By HOWARD WEISS-TISMAN
BRATTLEBORO -- Car dealers around Windham County are sending one message to Vermont’s congressional delegation before they head home for the summer: Save the Cash for Clunkers program.
Dealerships throughout the region report a spike in business since the beginning of President Barack Obama’s program, which offers car owners up to $4,500 for turning in their older cars for newer, more energy-efficient models.
The government put $1 billion into the program, which was supposed to last until November, but the wildly successful response quickly used up the money.
Now the U.S. Senate will have to act before this weekend to keep the incentive alive.
"They should take some of that $800 billion or so they gave the banks and give some back to the American public," Stacy Subaru general manager John Sciacca said about the debate in Congress this week to extend the program. "It did exactly what they wanted it to do. It’s been a great program."
Sciacca said the company closed on 12 deals last month using the Cash for Clunkers program, and he said in just about every case, the buyer was encouraged to get the trade-in money on the cars which he said were probably not worth much more than what the government was offering.
"These buyers were driven into the market by this deal," Sciacca said. "They say the funds were gone in five days, and if that’s the truth, it stimulated the economy just like they hoped."
White House Press Secretary Robert Gibbs told the Associated Press that the program had recorded 157,000 transactions worth $664 million as of Tuesday.
Eighty-three percent of the vehicles traded in were trucks or SUVs, while 60 percent of the vehicles purchased were passenger cars, for an average increase in fuel efficiency of 61 percent, Gibbs said.
Earlier this week, the Obama administration said the program would run out of money soon if Congress does not act before the summer recess, and the president is pressing Senate Democrats to put another $2 billion behind the plan before the end of the week.
Sen. Bernard Sanders, I-Vt., said Tuesday that he would support the program and work to get the bill passed.
"This is an example of a very successful stimulus program that is working," Sanders said. "By helping consumers and car dealers and car makers, this is a program that is creating jobs and protecting the environment. The Senate should keep this incentive program going."
But a Sanders spokesman said the Senate has a very busy week ahead, with Supreme Court nominee Sonia Sotomayor’s confirmation looming as well as an important agriculture bill that will offer Vermont’s struggling dairy farmers some relief.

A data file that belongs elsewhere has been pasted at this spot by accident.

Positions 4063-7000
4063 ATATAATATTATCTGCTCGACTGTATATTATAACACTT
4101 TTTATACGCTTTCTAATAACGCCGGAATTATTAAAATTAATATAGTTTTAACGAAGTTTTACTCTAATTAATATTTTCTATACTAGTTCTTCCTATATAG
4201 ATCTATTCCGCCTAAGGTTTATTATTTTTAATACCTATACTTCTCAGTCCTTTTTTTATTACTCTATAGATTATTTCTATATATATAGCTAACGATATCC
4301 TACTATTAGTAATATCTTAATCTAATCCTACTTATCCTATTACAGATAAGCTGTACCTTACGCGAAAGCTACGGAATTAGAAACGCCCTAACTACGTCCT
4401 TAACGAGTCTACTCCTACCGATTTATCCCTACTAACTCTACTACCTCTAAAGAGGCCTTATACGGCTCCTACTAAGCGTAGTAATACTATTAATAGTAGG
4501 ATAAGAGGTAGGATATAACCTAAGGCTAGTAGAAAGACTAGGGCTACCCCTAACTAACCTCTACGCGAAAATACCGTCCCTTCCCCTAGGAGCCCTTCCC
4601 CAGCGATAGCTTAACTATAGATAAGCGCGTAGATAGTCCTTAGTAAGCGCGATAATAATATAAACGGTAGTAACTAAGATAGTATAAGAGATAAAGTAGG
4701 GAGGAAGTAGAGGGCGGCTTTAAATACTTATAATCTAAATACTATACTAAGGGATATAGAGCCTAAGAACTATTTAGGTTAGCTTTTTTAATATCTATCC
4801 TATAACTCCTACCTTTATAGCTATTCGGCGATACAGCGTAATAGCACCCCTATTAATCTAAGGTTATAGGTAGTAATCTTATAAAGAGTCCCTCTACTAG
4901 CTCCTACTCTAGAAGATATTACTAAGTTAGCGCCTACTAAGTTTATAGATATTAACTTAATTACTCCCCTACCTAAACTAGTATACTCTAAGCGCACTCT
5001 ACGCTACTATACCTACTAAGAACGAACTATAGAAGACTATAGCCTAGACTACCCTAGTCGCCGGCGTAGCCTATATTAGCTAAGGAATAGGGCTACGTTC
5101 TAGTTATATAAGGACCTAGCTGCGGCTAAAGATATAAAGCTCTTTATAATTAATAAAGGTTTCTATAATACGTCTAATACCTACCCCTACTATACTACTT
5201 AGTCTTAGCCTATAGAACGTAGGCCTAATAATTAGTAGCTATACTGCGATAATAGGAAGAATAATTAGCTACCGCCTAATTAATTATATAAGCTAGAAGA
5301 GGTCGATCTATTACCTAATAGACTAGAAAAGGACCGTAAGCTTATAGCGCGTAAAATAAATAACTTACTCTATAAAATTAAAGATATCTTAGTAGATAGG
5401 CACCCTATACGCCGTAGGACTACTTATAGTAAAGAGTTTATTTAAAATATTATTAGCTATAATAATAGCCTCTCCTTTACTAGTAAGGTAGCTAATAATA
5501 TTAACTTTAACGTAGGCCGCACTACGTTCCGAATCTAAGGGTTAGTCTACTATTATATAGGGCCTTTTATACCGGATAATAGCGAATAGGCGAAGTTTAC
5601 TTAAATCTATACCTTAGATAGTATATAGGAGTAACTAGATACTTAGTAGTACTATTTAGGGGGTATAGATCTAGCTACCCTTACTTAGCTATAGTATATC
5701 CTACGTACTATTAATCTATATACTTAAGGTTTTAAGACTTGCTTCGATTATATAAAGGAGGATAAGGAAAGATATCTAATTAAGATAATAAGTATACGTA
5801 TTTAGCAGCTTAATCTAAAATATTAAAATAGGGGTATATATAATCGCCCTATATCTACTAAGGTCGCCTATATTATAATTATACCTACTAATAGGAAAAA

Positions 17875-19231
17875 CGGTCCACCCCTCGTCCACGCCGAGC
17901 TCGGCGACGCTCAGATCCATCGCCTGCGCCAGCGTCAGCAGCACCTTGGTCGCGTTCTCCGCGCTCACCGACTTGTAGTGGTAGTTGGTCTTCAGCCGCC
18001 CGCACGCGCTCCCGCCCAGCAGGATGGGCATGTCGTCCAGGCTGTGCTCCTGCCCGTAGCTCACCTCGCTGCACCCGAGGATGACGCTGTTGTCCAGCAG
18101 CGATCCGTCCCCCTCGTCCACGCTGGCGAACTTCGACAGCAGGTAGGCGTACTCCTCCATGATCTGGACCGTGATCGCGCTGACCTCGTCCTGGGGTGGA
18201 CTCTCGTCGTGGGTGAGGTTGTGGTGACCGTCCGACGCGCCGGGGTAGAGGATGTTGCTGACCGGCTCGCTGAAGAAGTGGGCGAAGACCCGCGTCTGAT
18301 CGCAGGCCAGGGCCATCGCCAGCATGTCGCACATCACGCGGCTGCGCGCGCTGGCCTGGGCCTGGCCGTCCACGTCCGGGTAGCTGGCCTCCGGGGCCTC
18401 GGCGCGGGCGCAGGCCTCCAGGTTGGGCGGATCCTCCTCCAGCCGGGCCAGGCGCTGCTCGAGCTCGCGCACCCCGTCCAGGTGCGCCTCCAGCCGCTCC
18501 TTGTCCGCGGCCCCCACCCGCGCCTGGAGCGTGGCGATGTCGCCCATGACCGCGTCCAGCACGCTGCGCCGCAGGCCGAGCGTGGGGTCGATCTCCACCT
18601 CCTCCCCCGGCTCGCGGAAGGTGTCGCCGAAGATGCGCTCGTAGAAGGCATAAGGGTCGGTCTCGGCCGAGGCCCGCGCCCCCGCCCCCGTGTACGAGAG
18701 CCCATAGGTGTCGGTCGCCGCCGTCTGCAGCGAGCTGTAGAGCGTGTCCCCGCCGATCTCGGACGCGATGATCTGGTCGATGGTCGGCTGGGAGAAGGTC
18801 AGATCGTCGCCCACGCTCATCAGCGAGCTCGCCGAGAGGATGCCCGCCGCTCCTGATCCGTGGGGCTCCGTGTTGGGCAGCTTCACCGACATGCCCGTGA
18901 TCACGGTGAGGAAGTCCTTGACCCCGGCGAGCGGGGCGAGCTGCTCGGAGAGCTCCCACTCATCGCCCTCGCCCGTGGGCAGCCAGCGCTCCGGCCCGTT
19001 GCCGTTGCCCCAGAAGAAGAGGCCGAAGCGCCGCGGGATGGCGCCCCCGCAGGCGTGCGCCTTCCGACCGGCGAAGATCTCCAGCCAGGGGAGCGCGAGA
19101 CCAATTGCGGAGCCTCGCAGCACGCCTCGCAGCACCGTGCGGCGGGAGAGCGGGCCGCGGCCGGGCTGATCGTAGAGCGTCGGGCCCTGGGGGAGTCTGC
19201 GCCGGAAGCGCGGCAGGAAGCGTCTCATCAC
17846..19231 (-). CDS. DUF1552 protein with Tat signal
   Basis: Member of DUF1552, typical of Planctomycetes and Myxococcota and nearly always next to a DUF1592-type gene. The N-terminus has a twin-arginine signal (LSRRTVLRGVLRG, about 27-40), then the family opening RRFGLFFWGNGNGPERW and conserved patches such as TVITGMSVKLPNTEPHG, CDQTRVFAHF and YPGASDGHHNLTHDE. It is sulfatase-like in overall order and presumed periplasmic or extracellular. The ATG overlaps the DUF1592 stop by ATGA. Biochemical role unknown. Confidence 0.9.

As a member of the Senate Appropriations Committee, Sen. Patrick Leahy, D-Vt., took part in the debate on the original $1 billion that was earmarked for Cash for Clunkers program.
Leahy spokesman David Carle said the senator was still looking closely at the results so far before committing to supporting it again.
"There was considerable debate in the Appropriations Committee earlier this year when it was chartered and funded as a one-time program, and he ended up supporting it," Carle said. "The Senate’s approach on extending it has not yet come together and he will want to see more details before deciding."
The House last week approved $2 billion for the program, leaving the Senate to complete the bill before the summer recess.
"During these difficult economic times, Cash for Clunkers has proven successful at providing consumers an incentive to replace inefficient cars with higher mileage models," Rep. Peter Welch, D-Vt. "At the same time, it has helped Vermont car dealerships stay in business and bolstered the nation’s struggling auto industry. By providing more funding for this innovative program, we can help our environment while giving our economy a boost."
Steve Durand, owner of Durand Toyota-Ford in Westminster, said business is up 20 percent since the Cash for Clunkers program started.
And while Durand is thankful for the business, he said that the government could offer some support to the dealers.
Dealers around the country have been complaining about the online reporting system, and Durand said the government Web site is slow and cumbersome.
Durand also has yet to see any of the government money for the deals he made, so while the cars have been flying off his lot, his cash flow has taken a hit.
Durand thinks the government should let the program die, saying it did what it was supposed to do and it was time to move on.
Ford of Brattleboro co-owner Mark Rountree said he would be happy to see Congress support the program.
The Ford Focus is the leading replacement vehicle and the company saw its sales rise 2.4 percent in July, the first increase over the previous year since November 2007.
"Some of these people were not even thinking about getting a new car until this program came into place," Rountree said. "It is getting a lot of older cars that should be off the road, off the road."